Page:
Here are the essential elements to cover off when planning your kitchen design – from layout to finishes and everything in between.
1. Choose your cabinetry
With no door details, it’s all about finish. Glossy polyurethane gives a high-tech feel, while matt has a more relaxed vibe. White is the key colour – timeless, easy on the eye and the perfect base for pops of colour or interesting finishes. Paired with exposed brick, steel or concrete, the look becomes urban and industrial; teamed with black elements, we’re talking striking monochrome; while mixing in timber, either in larger quantities such as on the floor or in accessories like bar stools, adds warmth. Handles are one of the first things to date, so opt for handle-free, push to open functionality, or go minimal, as in the simple bar handles in the kitchen above left.
2. Select a splashback
Almost everything works – marble, decorative or directional tiles, pressed metal or colour-backed glass, which gives you the option to introduce colour, either in a subtle hue, or in a chromatic burst in a primary shade. For a touch of glamour, try mirror. “If you have two mirrored walls facing each other, you can get the ‘infinity effect’, an optical illusion of never-ending reflections,” says Romy Dankner of Homeroom Studio. Metals are becoming more popular; stainless steel gives a ‘professional kitchen’ vibe, while burnished metals such as copper introduce a hit of glamour.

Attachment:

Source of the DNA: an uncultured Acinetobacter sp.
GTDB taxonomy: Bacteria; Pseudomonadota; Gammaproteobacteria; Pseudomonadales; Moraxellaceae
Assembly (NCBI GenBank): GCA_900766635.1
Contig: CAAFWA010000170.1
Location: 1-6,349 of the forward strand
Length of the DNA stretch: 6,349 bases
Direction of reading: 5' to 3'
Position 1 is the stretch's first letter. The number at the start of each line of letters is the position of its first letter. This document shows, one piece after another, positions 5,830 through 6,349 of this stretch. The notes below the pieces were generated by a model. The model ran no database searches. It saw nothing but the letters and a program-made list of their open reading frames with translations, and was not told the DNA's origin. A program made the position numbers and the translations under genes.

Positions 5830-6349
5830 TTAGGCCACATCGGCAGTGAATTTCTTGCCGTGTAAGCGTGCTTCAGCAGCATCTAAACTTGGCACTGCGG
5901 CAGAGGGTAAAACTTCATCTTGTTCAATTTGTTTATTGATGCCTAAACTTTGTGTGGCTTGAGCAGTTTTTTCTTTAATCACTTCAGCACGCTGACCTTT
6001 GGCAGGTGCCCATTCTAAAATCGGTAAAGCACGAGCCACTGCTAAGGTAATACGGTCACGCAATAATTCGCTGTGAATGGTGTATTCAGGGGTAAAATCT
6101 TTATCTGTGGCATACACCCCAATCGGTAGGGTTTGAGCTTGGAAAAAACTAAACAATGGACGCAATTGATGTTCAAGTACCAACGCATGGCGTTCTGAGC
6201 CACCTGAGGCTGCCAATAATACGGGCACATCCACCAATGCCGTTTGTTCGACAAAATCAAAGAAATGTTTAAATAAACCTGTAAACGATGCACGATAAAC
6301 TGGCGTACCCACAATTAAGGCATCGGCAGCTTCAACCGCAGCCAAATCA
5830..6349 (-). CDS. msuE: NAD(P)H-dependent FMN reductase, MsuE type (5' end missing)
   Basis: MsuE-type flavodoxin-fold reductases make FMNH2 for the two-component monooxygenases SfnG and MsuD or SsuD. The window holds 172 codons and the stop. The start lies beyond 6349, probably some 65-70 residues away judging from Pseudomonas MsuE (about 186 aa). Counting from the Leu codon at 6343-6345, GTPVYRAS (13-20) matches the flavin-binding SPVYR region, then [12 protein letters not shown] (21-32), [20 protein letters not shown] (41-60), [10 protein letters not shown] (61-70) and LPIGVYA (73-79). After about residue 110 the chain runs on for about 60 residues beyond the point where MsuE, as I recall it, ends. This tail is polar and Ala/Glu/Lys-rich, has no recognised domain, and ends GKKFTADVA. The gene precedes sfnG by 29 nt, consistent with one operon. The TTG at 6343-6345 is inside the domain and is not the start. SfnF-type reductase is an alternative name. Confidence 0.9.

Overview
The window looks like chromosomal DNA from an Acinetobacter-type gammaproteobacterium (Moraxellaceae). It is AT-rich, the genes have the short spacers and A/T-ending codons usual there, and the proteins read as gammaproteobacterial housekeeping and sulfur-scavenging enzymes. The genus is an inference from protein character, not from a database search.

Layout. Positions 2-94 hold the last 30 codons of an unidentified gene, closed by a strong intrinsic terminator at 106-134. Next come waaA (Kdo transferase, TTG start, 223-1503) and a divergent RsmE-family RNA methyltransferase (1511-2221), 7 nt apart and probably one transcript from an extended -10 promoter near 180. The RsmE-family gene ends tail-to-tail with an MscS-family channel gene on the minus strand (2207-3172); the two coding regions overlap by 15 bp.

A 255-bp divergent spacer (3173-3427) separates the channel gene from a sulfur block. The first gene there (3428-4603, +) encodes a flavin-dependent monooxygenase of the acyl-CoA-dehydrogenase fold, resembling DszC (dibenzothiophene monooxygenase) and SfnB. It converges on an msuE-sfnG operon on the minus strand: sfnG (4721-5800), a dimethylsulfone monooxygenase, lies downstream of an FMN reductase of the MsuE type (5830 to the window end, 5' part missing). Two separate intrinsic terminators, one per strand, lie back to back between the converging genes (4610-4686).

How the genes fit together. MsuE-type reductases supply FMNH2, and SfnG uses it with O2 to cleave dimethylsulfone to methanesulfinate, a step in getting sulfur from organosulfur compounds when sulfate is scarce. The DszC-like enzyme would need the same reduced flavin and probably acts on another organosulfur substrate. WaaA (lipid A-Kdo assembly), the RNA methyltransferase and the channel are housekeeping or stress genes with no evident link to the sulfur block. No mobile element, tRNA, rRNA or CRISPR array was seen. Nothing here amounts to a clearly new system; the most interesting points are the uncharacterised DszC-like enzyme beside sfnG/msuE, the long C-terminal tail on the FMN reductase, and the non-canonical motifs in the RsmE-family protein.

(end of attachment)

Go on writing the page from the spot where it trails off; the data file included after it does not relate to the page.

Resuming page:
3. Pick your benchtop
Virtually anything goes in modern kitchens, including timber, cement, stainless steel and reconstituted stone. For a join-free finish, try Corian, which can also be formed seamlessly into a sink. A current trend is to use your benchtop to ‘zone’ areas, such as on an island; for example, have stone or reconstituted stone as the ‘working area’ and introduce a length of timber as a dining spot. Mixing your materials can also be a budget saver, if you plump for a statement finish such as stone on the front bench or island, and opt for cheaper laminate or stainless steel on the rear bench.
4. Have the right base
Solid timber works beautifully with white and if looked after, will last and last; ensure you choose a tough coating in a matt finish so that wear – inevitable in a high-traffic zone – shows less. Polished concrete comes in masses of hues and textured finishes, depending on the aggregate content, and is as tough as old boots. “Some ideas for a modern space include white-washed herringbone timber and geometric concrete tiles,” says Nadia Hursky of Blue Tea Kitchens. If your room has high ceilings, consider a dark finish on the floor, suggests Romy Dankner. “The deep colour offsets light decor beautifully.”
5. Find the right furniture and accessories
A simple backdrop gives you carte blanche to introduce all sorts of items to offset quiet finishes such as plain white, but for a classic look keep it simple. Here, the timber fascia, stools and light fittings give this kitchen truly standout looks – the woven seats add texture and the subtle touches of colour in the glassware are soft and inviting.
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